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The Air Training Corps, promoted and supported by the War Office was born on 5th February 1941out of the Air Defence Cadet Corps initiated in 1938 by The Air League, a charity devoted to encouraging air mindedness in boys.

In April of that year following much interest generated in the Clacton area, recruiting started at the Odeon Cinema with the object of forming a Fight attached to the Squadron already established in Colchester. There was a high level of support from members of the Council, churchmen and school heads and by the end of a week a total of 70 cadets had been signed up. As Clacton was a wartime emergency area and as many schoolchildren had been evacuated this was quite an achievement.

By September 1941 numbers had increased to warrant elevation to Squadron status and parades were held in Clacton, Walton, and Thorpe-le-Soken and by the end of October the Clacton and District Squadron was allocated the number of 1830. The Squadron consisted of three Flights and operated in Clacton, Frinton, Walton, Thorpe and surrounding villages under the command of Flight Lieutenant Dennis Heightman. The Squadron even had its own aircraft, a ‘Flying Flea’ donated by Captain G. Pennell Royal Flying Corps and presented through the Clacton Rotary Club.

Throughout the war the Squadron was active in the local community war effort and took part in many fund raising activities and parades; numbers remained steady, and cadets did well in examinations and practical training assessments. By mid 1943 over 30 members of the Squadron had bee enlisted into to the Royal Air Force. With peace in 1945, 1830 Squadron took part in Clacton’s victory parade.

With the ending of hostilities and an increase in competing activities, interest in Service orientated organisations declined and Clacton could no longer maintain a Squadron of its own and 1830 was disbanded in 1946.

In 1966 Flight Lieutenant Percy Wheatley Officer Commanding 308(Colchester) Squadron and Peter Giddings hosted a meeting of interested youths in Clacton and in 1967 once again the Air Cadets were represented in Clacton.

Flying Officer Guy Twiss and Pilot Officer Peter Giddings reopened the unit as a Detached Flight of 308 Squadron.  Two years later Peter Giddings took over when Guy Twiss left the district. Despite frequent changes of meeting places the Flight prospered with many cadets joining the Royal Air Force and others following careers in civil aviation. The early seventies saw cadets from Clacton helping with the excavation of a crashed Halifax bomber and a Hurricane from below the beach at Walton Naze that now takes pride of place in the entrance hall of the Battle of Britain section of the R.A.F. Museum at Hendon. The Flight was active in support of the Royal Air Force Association Battle of Britain appeal and in 1982 was honoured by the presentation of a certificate of Affiliation to Clacton branch of the Association. The Air Cadet Organisation is the leading youth organisation in the U.K. to promote the Duke of Edinburgh’s Award Scheme and in 1976 participating cadets from Clacton accompanied by Peter Giddings were proud to be presented to Prince Philip at an award rally at Danbury. Other notable events included winning the tendring district night scheme for two years running and representing the district at an orienterring weekend at Sandringham.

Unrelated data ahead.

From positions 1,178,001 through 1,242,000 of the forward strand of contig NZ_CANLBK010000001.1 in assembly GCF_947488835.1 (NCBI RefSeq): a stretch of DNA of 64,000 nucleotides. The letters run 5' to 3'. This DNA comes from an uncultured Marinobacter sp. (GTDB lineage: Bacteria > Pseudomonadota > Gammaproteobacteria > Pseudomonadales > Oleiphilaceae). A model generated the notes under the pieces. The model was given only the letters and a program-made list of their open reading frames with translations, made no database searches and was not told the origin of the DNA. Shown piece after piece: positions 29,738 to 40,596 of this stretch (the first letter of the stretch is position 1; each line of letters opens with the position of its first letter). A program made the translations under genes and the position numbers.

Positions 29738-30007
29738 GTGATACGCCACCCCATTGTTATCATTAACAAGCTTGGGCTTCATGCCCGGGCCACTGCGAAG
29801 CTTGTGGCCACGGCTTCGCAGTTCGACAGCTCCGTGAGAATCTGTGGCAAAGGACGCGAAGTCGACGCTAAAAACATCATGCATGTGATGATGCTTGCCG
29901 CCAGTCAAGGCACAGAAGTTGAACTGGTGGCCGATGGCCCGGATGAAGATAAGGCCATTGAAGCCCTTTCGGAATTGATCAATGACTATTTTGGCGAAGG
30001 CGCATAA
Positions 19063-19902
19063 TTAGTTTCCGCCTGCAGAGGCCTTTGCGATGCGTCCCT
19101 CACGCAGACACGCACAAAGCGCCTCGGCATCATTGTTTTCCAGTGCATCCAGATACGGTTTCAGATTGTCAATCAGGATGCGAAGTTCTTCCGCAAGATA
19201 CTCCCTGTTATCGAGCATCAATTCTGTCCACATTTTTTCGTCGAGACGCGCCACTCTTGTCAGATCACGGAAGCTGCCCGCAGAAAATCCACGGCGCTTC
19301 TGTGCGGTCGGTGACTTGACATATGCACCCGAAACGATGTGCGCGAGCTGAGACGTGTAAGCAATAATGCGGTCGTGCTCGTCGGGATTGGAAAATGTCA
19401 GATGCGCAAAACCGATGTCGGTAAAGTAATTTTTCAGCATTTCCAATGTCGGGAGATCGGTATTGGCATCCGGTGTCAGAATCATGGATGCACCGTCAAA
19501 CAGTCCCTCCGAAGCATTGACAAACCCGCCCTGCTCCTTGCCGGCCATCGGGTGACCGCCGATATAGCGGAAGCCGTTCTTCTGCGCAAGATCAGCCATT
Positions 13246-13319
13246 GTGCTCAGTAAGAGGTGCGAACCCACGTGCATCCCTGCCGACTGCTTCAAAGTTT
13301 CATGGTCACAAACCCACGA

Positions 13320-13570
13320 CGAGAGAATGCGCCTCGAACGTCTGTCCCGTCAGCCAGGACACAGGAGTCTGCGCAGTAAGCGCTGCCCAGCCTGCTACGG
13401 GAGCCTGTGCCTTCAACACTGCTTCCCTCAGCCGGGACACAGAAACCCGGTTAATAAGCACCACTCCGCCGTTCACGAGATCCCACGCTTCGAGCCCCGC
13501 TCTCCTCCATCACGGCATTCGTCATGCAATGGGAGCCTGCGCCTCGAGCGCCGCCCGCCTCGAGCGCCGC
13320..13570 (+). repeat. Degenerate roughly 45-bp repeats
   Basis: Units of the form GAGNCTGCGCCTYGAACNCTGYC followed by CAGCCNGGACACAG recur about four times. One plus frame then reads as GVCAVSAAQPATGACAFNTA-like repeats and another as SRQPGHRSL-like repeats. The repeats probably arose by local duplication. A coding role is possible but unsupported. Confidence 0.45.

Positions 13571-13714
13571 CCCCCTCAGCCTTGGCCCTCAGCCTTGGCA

In 1983 on the retirement of Flight Lieutenant Peter Giddings command was taken over by Flying Officer Alan Clarke. In March 1989 he was promoted to Flight Lieutenant at the same time as the unit was upgraded from Detached Flight to be reformed as Clacton Squadron retaining the original 1830 Squadron number.

The leadership of the Squadron changed again in 1992 when Flight Lieutenant Glyn Cheeseman was appointed by transfer from Colchester Squadron. One of his first duties was to provide a guard of honour at the final reunion meeting of 501(City of Gloucester)Squadron Auxiliary Air Force held at St Osyth. 501 Squadron were stationed at R.A.F. Station Bradwell in 1944 equipped with Tempest aircraft tasked with destroying V1 flying bombs. So that their Squadron crest should not disappear following the disbandment of 501 Squadron in 1957 and the demise of surviving members a letter of affiliation was presented to Glyn Cheeseman authorising Clacton Air Cadets to incorporate the 501 crest of a boars head and motto (Nil Time) into a badge for 1830 Squadron ATC. The motto was translated from the Latin to ‘Fear Nothing’  

Since the re-formation in 1967 as a Detached Flight the cadets met in rented or shared accommodation, which entailed several changes of venue. Promotion to squadron status allowed the Civilian Welfare Committee of the Squadron whose responsibilities include the provision of headquarters to seek a suitable site and after lengthy negotiations a purpose built building (The Venture Centre) was erected at Plough Corner Little Clacton. The name of the Squadron was changed at the same time to 1830(Tendring Hundred) Squadron to reflect the larger catchment area.

The leadership of 1830 Squadron changed yet again last year when Flt/Lt. Glyn Cheeseman returned to serve with Colchester Squadron and his duties were taken over by Flying Officer Tony Rivett. As a part of the cadets’ good citizenship commitment for 2007 a special effort to support the annual Battle of Britain Appeal was made. Led by squadron Warrant Officer Ron Rogers and by holding two sessions of car washing, selling Wings Appeal flags at the Clacton Air Show, and during Battle of Britain Week, with the kind permission of Morrison’s plc. At their local stores raised over £2,000 and were judged ‘Top Flight’ London and South East Region Winners 2007’ by the Royal Air Force Association, beaten nationally by only one other squadron.

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